Pedernales Electric Cooperative’s Board of Directors voted at its Monday, March 15 meeting to approve the Cooperative’s capital improvement plan, which outlines the schedule and budget primarily for projects relating to improving the reliability and capacity of PEC’s electric distribution system. The plan, which forecasts to 2013, includes building and improving substations, constructing electric lines and upgrading transformers.
The Board’s approval allows PEC to begin work on projects outlined in the plan, including four transmission, 25 substation, 69 electric distribution and 60 general plant projects in 2010 alone. The plan projects a $111.3 million budget for this year’s projects, down from $141.1 million spent in 2008 and $133.9 million in 2009. PEC forecasts an even smaller capital improvement budget for 2013: $61.3 million. Projects required by demands from the Electric Reliability Council of Texas and the Texas Department of Transportation for infrastructure improvements and redesigns are included in the plan.
The capital improvement plan’s architect was PEC System Engineering Manager Robert Peterson. “We’ve taken a hard look at the electric system and weeded out a lot of the projects that simply don’t need to be done, and what we have left is a very good plan for the expansion of the system,” Peterson said.
The Board also voted to establish a committee to consider and make recommendations about compensation matters to the full Board. The committee will be comprised of PEC Board President and District 6 Director Larry Landaker and the chairpersons of two other committees, District 7 Director Dr. Patrick Cox and District 1 Director and Board Vice President Cristi Clement. District 5 Director R.B. Felps initiated the drive to establish the committee at the Board’s Feb. 22 meeting.
The related resolution passed by the Board states the purpose of the committee “shall be to consider and make recommendations to the Board on any compensation policy or any compensation plan concerning the overall compensation philosophy and programs of the Cooperative.” The resolution also directs the committee to “review and recommend to the Board appropriate compensation and benefits for Cooperative Directors and executives.” The resolution designates the committee as a special committee that will be dissolved once the Board determines the committee’s work is complete.
The Board also revised its “authority and responsibilities” policy, which defines the relationship between the Board and management, to change approval procedures and establish a tracking system related to contract approvals. The revised policy includes lowering from $5 million to $1 million the contract values requiring approval by the Board prior to agreeing to a contract, as well as lowering the value of consulting contracts needing prior approval from $1 million to $150,000. The Board also must approve all contracts two years of length or more and all capital improvement plan projects totaling $2 million or more.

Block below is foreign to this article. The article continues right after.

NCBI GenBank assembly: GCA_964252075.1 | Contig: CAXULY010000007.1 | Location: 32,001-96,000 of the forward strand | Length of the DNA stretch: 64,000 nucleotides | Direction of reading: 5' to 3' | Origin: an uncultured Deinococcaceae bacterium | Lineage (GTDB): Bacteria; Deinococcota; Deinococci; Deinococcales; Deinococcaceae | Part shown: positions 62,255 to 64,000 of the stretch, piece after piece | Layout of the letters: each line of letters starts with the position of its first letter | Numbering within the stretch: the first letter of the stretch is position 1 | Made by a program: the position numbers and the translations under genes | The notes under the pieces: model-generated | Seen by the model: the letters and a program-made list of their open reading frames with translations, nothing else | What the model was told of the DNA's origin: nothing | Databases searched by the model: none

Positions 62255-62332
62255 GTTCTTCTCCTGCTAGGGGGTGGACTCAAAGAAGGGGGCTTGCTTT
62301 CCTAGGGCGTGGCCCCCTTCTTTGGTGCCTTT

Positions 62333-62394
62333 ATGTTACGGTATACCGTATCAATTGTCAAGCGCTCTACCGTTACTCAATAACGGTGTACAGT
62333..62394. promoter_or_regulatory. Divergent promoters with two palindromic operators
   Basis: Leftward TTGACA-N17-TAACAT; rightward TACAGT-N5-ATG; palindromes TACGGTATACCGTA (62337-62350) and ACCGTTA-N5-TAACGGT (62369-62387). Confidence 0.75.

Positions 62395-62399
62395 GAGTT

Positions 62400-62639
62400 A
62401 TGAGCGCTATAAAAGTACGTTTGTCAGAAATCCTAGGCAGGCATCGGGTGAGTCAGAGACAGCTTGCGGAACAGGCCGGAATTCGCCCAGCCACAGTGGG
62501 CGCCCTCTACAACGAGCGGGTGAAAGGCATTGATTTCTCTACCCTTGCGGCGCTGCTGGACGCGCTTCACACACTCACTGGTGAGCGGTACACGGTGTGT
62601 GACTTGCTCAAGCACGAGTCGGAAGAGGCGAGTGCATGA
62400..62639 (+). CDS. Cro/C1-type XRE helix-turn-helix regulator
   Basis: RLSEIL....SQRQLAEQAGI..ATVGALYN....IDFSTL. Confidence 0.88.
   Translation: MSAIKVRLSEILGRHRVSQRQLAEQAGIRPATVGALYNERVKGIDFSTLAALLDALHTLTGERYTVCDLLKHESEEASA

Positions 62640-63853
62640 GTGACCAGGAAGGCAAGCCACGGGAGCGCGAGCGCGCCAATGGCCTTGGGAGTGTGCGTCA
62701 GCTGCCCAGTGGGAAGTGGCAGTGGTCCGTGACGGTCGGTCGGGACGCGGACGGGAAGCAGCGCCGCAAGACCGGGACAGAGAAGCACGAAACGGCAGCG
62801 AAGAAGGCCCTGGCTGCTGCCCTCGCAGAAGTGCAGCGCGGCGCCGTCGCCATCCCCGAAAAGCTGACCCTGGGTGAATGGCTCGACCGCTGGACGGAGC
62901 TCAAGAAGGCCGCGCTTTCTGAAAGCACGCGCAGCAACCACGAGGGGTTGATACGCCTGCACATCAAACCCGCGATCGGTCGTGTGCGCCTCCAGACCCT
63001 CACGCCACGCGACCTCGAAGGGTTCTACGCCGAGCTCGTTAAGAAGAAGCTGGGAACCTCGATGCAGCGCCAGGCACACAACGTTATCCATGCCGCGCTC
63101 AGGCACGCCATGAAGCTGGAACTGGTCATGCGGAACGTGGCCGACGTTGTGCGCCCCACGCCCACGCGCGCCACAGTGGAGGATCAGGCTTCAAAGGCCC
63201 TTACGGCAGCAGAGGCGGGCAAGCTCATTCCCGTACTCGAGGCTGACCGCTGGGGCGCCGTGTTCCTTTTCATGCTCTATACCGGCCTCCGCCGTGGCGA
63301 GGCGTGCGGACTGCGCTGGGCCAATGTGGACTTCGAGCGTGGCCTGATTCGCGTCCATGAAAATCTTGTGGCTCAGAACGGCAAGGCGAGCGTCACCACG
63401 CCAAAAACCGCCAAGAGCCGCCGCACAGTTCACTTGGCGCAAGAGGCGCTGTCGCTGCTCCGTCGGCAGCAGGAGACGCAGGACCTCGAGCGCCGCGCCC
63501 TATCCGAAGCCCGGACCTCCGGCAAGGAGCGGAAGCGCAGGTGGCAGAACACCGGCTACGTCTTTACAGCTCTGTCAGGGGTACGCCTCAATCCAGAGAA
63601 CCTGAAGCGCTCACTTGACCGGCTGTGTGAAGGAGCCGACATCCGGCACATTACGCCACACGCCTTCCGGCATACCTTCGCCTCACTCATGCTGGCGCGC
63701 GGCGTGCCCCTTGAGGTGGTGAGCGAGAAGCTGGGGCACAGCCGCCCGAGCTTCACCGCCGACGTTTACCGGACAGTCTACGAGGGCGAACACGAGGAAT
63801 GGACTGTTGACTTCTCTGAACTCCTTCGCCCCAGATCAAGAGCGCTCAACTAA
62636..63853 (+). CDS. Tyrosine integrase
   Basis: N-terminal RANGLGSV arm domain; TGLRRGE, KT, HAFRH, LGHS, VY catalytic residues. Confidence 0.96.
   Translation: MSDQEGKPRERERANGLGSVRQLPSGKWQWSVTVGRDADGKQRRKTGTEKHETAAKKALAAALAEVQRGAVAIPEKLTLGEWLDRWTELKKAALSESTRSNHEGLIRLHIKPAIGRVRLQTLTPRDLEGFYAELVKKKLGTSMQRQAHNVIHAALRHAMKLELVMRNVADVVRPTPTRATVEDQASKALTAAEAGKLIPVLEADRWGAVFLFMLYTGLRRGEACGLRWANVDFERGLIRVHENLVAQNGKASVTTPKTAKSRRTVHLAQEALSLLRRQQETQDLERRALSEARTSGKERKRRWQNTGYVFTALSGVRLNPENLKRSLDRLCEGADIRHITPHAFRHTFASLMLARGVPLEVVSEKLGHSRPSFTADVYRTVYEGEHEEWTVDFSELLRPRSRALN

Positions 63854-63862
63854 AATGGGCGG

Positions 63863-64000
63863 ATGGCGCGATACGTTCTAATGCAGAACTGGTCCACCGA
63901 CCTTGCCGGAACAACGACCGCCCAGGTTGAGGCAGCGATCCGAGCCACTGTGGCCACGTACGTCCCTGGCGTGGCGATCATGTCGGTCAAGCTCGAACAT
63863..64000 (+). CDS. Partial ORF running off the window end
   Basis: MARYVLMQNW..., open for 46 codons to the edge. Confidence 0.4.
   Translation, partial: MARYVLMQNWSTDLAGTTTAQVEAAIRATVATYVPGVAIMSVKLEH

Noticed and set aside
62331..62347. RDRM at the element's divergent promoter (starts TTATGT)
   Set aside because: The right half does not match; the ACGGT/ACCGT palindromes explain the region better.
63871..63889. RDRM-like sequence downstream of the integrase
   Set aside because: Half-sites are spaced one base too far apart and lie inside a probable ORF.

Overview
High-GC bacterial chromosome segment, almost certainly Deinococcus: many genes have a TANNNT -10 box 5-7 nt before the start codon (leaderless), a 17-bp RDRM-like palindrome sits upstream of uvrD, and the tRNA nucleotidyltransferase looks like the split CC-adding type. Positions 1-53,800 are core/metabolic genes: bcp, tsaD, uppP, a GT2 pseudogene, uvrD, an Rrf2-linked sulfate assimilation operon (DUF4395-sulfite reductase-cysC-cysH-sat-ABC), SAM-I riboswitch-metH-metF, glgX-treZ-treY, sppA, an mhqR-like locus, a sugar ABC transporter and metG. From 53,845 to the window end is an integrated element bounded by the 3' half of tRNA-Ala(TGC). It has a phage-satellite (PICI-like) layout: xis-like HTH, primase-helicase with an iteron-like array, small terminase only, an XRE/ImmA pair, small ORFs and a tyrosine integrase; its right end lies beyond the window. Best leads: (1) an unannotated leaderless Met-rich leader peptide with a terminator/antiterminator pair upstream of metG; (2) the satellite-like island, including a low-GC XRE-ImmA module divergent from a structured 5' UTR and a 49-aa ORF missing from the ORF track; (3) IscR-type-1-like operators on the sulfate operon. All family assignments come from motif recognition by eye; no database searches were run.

“What this does is build a view into the pipeline of contracting activity, as [it is] developing, and before award, so we can see the population of contracted-out effort before the fact, rather than seeing it after the fact,” Clement said. “Furthermore, we found the $5 million threshold was excessive to any source we could compare it to.”
Landaker noted, “This is not in any way designed to trim the authority or lack of confidence in the general manager; this is a refinement-based policy change.”
PEC staff updated the Board on plans to reduce uncollected debt from nonpaying current and former members. The Cooperative recently contracted with a collection agency, and PEC will begin requiring identification from new members beginning March 22 and will take steps to improve address verification for final bills for members discontinuing service.
During the member comment section of the meeting, members spoke about the results of the Somerset Guild study discussed at the Board’s February meeting, thanked the Board for providing a Junction-area Director district map, and expressed disappointment at the Board’s rejection of a proposed single-member district voting system.
In other action at Monday’s meeting, the Board:
• Revised the Cooperative’s whistleblower policy to clarify what types of situations qualify as reportable under the policy and to implement other language recommended by internal auditors. The policy allows employees, members and others to report, without fear of retaliation, workplace issues of fraud, waste or abuse, concerns about potentially unlawful or unethical behavior or acts of financial malfeasance.
• Heard a report on the Cooperative’s plans to observe Earth Day, which include urging members to take a voluntary pledge to conserve electricity, a compact fluorescent lightbulb (CFL) giveaway, initiating a CFL recycling program and participating in a Home Depot conservation forum in Cedar Park.
• Adopted a decorum policy to establish rules for maintaining order during Board meetings.
• Approved increasing the limit of paid committee meetings during a Board term year from 10 to 12.
• Approved moving its June special organizational meeting from June 21 to June 28. The Board will use this meeting to formally seat newly elected directors and elect officers.
• Approved having a door prize at the June 19 annual membership meeting.
• Approved indicator levels to use in evaluating and rewarding PEC staff for reaching specific performance goals.
The next regular Board meeting will be held at 10 a.m. on April 19 at PEC’s E. Babe Smith Headquarters Building in Johnson City. At the meeting, the Cooperative plans to announce this year’s slate of candidates running for positions up for election on the Board.